Dubai real estate: softening prices and rising sales

According to the reputable UAE-based real estate platform Property Monitor, which operates under the aegis of Cavendish Maxwell, property prices in Dubai are currently at a seven-year low. The research notes that prices are down 27.5% from their previous market peak in September-2014, while remaining 13.99% above their previous market low, in April 2009. The report further indicates, the last time the prices were this low was in December, 2012(1).

Statistics can be misleading, if looked at in isolation, and Dubai real estate prices need to be interpreted in the context of wider market behavior as well. On the one hand November 2019 saw property prices plunge to a per sq ft average of AED 895 per sq ft, but the period also accounted for record sales, in comparison to recent years. The Dubai Land Department (DLD) recorded a total of 5,025 transactions for the month, with off-plan properties constituting nearly 60% of this volume. In addition, on November 24, DLD recorded a total of 515 real estate transactions worth AED 888.3 million, which is an 11-year high for a single day. The decade-high sales in November were preceded by incremental sales in the month of September and October – at 4,007 and 4,774 transactions, respectively.

According to industry experts, the declining prices have led to a knock-on effect on sales volume, but that is only part of the story. Well-timed governmental reforms and initiatives, steady supply, wide range of options and attractive incentives have instilled market confidence in buyers, which has also translated into increased transaction volume. A somewhat analogous trend can also be witnessed in the rental segment, where the market has become favourable for tenants with rents continuing to fall, albeit at a slower rate than sales prices. While the inverse relationship between property prices and sales volume is a natural economic phenomenon, it offers tell-tale signs of long-term investor confidence, market equilibrium and the direction in which the market is heading.

Affordability as a tailwind

One of the buzzwords that has gained considerable traction in real estate discussions over the past year is ‘affordability’. Increased real estate supply has been one of the primary forces behind attractive prices that have attracted cost-conscious buyers and unlocked the investment opportunities to a larger segment of the population. This development is relatively new, as affordability had been heavily affected since 2012, due to the resilience of the US dollar against other world currencies. Although being dollar-pegged had served the UAE well, offering stability and investor confidence, an argument can be made that it has also undermined the affordability and competitiveness of the Dubai real estate market. It’s important to note that any depreciation in dollar value and spike in oil or commodity prices could further affect price equations in 2020, and beyond.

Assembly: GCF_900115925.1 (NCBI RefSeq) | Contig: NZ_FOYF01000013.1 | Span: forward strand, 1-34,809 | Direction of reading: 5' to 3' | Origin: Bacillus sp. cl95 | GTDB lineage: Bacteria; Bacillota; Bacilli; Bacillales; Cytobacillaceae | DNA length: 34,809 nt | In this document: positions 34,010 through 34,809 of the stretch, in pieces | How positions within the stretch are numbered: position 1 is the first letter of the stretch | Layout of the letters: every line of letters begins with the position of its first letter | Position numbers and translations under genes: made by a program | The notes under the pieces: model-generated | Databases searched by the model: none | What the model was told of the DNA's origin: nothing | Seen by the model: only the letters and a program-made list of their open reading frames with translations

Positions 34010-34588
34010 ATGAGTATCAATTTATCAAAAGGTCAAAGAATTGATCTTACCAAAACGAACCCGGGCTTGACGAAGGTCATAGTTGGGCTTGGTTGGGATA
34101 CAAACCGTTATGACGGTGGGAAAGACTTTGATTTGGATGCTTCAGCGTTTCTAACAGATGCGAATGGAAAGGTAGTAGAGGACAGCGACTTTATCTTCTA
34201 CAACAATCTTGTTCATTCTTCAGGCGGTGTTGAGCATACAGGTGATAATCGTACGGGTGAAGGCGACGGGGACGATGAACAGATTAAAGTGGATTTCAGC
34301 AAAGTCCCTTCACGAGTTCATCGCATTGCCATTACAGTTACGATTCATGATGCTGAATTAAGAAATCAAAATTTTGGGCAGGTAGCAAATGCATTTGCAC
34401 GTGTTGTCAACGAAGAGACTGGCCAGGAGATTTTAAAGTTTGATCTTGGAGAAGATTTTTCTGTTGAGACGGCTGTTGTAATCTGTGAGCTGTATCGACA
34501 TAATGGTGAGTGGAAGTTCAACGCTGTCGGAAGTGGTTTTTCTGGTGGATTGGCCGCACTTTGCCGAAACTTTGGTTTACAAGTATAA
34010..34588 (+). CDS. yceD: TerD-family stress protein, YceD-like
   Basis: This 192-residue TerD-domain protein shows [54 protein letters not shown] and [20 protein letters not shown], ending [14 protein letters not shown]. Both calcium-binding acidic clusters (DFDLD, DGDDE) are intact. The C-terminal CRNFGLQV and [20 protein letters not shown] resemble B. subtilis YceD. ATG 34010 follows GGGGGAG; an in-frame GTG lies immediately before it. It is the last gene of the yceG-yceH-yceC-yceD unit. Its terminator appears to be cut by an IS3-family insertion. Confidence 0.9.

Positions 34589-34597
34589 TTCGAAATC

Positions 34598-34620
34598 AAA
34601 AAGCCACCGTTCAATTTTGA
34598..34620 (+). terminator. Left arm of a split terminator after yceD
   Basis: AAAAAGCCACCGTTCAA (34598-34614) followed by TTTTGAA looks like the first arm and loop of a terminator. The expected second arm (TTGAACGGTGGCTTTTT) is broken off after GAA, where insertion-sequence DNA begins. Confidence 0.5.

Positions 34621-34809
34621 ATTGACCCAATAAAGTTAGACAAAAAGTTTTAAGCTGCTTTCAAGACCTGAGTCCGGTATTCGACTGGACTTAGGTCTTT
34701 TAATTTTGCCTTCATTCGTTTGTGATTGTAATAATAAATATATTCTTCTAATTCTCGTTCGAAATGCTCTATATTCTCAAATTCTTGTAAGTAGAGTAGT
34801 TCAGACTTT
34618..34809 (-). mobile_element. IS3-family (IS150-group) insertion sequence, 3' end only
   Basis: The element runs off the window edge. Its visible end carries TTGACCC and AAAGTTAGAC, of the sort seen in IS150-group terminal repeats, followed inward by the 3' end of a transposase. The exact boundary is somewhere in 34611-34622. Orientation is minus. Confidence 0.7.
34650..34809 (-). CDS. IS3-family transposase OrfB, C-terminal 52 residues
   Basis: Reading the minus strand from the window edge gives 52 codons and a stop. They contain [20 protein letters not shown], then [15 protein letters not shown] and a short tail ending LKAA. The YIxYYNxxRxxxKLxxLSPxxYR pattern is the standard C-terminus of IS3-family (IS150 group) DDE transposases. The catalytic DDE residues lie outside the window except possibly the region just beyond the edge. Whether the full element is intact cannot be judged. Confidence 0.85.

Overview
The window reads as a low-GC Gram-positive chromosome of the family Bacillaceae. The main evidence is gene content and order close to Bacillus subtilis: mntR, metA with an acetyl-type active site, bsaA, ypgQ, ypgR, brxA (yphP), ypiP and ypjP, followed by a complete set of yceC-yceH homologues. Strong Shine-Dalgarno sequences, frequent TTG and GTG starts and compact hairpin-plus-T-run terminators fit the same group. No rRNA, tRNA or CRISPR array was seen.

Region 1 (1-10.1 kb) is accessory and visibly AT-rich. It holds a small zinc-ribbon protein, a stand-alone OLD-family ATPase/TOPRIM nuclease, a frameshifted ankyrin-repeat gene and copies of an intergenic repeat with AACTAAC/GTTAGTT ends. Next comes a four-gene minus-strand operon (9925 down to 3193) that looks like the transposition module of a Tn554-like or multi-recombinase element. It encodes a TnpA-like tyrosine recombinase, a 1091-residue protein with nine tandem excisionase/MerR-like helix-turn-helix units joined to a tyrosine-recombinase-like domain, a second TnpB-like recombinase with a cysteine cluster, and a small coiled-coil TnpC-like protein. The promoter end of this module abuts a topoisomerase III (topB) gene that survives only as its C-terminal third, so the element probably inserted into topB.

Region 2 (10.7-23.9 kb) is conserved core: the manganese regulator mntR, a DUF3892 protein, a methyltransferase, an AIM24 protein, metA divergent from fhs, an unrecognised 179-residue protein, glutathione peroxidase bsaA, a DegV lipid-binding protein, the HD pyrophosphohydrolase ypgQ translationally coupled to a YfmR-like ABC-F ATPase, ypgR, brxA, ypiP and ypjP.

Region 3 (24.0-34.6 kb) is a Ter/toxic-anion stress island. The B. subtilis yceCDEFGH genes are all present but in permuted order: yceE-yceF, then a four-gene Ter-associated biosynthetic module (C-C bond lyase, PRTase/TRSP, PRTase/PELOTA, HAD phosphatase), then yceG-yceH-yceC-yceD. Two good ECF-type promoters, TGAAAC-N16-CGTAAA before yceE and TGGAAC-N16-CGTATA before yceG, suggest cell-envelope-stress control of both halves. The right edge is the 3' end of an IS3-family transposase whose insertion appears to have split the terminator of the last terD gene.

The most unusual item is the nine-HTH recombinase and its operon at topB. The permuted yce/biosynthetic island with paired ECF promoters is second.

Affordability was the cornerstone behind low-income housing policy launched by the government in 2017. However, the term has taken on much wider implications in the past year or so, as prices fell across the Emirates. Another key takeaway is the increased sales in the off-plan segment, which mitigates market glut concerns significantly. By one estimate, an additional 50,000 real estate units are expected to hit the market by the first half of 2020, in part due to a spillover from last year and the determination from the developers to enter the market before Expo 2020 kicks off. The materialization rate of handovers is roughly 60–70%, meaning that an addition of around 30,000 to 35,000 units can be realistically expected. Against this backdrop, affordability can enhance the scope for price correction in existing inventory and lead to increased sales in the ready-to-move-in segment as well.

A demand-supply mismatch in real estate led to hands-on intervention from the Dubai government in 2019, paving the way for the creation of a planning committee to streamline developments. The impact was immediate, as property transactions increased by 134% mere days after the committee came into effect. Similar initiatives and reforms, concerning the real estate industry and its verticals, have been launched in the lead up to the much-awaited Expo 2020, the combined impact of which has provided the industry with a timely boost and impetus. The effects of this better regulated environment are not restricted to property sales alone. A recent Cavendish Maxwell report noted a strong growth in the short-term rentals segment, among other tertiary benefits (2).

The way forward

Rents are expected to reduce for the foreseeable future and tenants will continue to enjoy more say in how facilities are managed – driving demand for FM services. Tenancy terms are expected to include additional incentives to enhance occupancy rates. On the hospitality front, Expo-centered tourism will provide a massive boost to the industry, as 25 million visitors are expected during the mega event. Softening prices are expected to invigorate investor interest during the event, especially after regulatory bodies sweetened the pot with capital gains tax and property tax benefits, besides launching a new 5-year tourist visa plan. With the market aligning in favour of prospective buyers and tenants, the Dubai real estate market appears well set to attract more investment and activity, which should drive a robust momentum in transactions and turnover of inventory.


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